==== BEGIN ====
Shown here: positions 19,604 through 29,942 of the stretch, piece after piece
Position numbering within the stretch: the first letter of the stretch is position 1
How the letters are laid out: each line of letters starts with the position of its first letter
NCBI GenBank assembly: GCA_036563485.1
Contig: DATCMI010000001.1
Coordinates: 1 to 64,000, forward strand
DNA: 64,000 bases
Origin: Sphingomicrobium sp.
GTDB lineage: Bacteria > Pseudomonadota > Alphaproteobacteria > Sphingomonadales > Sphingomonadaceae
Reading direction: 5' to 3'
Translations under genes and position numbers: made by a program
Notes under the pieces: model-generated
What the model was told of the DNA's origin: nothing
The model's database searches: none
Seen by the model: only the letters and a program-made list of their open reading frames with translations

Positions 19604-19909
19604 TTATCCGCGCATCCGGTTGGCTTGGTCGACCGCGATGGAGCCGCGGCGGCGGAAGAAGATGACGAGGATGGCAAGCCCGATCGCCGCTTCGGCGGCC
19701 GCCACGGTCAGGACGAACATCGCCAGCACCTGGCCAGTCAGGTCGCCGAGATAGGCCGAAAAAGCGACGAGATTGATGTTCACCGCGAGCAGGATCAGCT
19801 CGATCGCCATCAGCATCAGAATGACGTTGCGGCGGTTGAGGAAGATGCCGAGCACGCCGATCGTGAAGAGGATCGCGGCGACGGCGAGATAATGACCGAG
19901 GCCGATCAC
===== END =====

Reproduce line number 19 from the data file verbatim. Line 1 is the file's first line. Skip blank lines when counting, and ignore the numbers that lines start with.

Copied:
19801 CGATCGCCATCAGCATCAGAATGACGTTGCGGCGGTTGAGGAAGATGCCGAGCACGCCGATCGTGAAGAGGATCGCGGCGACGGCGAGATAATGACCGAG